Tytus Research Fellowships in CincinnatiJanuary 18, 2011
I apologize for the slow start to the spring semester here; North Georgia got 8 inches of snow plus some ice on January 9-10, and not being possessed of any tools to deal with such, closed down until most of it was melted. UGA lost 3 days, and the public schools were closed for a week! I hope to pick up my routine starting now.
As a former PhD student at the University of Cincinnati, and as a librarian, I can assure you that the Burnam Classics Library collection and its caretakers are exceptional. I have also stayed in one of the campus apartments used by the Tytus Fellows; they are pleasant and clean and very convenient to the library, if somewhat minimalist (it’s been a decade – maybe a lounge chair has been added!). If you need a place to hole up and write a book this summer, Cincinnati would a great spot for it – consider applying. Details follow.
The University of Cincinnati Classics Department is pleased to announce the Margo Tytus Summer Residency Program. Summer Residents, in the fields of philology, history and archaeology will come to Cincinnati for a minimum of one month and a maximum of three during the summer. Applicants must have the Ph.D. in hand at the time of application. Apart from residence in Cincinnati during term, the only obligation of Summer Residents is to pursue their own research. They will receive free university housing. They will also receive office space and enjoy the use of the University of Cincinnati and Hebrew Union College Libraries.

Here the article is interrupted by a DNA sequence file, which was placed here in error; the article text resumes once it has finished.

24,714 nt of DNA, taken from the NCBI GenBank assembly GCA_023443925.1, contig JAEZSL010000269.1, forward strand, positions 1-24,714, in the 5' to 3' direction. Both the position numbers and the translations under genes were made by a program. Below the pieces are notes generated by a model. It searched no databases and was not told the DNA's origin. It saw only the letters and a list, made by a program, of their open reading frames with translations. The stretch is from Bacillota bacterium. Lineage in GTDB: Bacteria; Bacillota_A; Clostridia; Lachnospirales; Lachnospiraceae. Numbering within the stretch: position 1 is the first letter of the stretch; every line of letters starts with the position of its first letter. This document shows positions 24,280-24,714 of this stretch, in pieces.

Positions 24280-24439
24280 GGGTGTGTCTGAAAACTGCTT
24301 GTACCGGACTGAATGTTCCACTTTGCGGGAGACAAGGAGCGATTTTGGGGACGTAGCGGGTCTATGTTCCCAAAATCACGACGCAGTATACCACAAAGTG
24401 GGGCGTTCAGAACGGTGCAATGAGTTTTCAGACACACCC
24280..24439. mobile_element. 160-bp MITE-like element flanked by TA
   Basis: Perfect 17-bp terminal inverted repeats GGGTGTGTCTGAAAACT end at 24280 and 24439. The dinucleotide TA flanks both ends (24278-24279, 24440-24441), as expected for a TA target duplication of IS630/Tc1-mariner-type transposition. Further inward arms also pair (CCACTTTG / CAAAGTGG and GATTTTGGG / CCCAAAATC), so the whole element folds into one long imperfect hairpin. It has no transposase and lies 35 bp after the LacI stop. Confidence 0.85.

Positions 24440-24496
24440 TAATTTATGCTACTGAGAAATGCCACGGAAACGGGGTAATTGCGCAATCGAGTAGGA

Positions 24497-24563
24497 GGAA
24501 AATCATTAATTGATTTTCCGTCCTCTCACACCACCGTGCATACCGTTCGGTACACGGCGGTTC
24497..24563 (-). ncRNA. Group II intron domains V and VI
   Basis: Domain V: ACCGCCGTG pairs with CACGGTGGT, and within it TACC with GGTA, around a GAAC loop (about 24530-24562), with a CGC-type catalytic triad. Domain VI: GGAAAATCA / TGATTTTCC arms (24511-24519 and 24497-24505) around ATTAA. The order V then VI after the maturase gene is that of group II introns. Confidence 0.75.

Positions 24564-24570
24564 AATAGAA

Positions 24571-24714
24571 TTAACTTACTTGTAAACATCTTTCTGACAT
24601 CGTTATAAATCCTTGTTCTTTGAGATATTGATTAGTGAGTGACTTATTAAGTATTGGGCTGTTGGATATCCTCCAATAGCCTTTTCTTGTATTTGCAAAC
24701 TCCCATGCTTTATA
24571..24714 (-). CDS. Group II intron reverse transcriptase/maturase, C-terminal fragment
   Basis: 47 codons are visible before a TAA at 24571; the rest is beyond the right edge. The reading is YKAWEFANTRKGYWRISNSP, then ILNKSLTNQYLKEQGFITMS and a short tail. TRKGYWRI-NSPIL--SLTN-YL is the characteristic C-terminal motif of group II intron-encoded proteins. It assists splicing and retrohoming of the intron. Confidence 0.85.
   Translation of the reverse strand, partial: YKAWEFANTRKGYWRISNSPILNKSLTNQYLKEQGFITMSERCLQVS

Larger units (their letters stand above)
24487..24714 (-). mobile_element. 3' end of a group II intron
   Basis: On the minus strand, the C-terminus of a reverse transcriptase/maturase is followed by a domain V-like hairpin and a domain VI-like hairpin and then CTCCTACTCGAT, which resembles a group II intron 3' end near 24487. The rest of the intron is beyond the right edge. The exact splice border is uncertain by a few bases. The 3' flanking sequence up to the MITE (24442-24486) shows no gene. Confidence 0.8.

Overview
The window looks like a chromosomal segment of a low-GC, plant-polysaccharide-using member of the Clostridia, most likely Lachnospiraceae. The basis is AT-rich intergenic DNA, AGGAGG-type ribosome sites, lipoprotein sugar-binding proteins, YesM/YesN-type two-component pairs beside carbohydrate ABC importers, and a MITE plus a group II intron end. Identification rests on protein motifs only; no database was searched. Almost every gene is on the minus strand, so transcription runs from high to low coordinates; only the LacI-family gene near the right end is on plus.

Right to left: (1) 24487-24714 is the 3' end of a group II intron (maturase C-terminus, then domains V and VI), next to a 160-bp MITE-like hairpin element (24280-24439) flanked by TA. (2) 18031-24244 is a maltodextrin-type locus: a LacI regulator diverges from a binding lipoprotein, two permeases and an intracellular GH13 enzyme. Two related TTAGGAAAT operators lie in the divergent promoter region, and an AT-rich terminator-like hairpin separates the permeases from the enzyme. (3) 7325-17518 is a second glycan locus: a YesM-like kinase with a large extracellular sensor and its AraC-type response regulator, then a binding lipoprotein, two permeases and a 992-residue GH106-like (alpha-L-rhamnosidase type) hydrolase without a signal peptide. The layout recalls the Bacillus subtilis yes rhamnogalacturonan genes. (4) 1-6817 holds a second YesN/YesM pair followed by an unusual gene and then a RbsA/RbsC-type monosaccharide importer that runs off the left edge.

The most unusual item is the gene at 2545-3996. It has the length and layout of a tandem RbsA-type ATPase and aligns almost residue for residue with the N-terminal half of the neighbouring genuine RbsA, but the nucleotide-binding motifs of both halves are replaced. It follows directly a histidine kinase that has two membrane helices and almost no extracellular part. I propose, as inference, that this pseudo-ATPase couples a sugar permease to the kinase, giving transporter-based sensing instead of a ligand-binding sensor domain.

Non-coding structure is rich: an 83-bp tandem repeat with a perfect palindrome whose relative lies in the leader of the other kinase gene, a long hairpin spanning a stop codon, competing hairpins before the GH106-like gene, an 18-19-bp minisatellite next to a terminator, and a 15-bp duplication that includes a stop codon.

The University of Cincinnati Burnam Classics Library (http://www.libraries.uc.edu/libraries/classics/) is one of the world’s premier collections in the field of Classical Studies. Comprising 250,000 volumes and other research materials, the library covers all aspects of the Classics: the languages and literatures, history, civilization, art, and archaeology. Of special value for scholars is both the richness of the collection and its accessibility — almost any avenue of research in the classics can be pursued deeply and broadly under a single roof. The unusually comprehensive core collection, which is maintained by three professional classicist librarians, is augmented by several special collections such as 15,000 nineteenth century German Programmschriften, extensive holdings in Palaeography, Byzantine and Modern Greek Studies. At neighboring Hebrew Union College, the Klau Library (http://library.cn.huc.edu/), with holdings in excess of 450,000 volumes and other research materials, is rich in Judaica and Near Eastern Studies.
Application Deadline: February 15.
A description of the Tytus Summer Residency Program and an application form is available online at http://classics.uc.edu/index.php/tytus. Questions can be directed to firstname.lastname@example.org.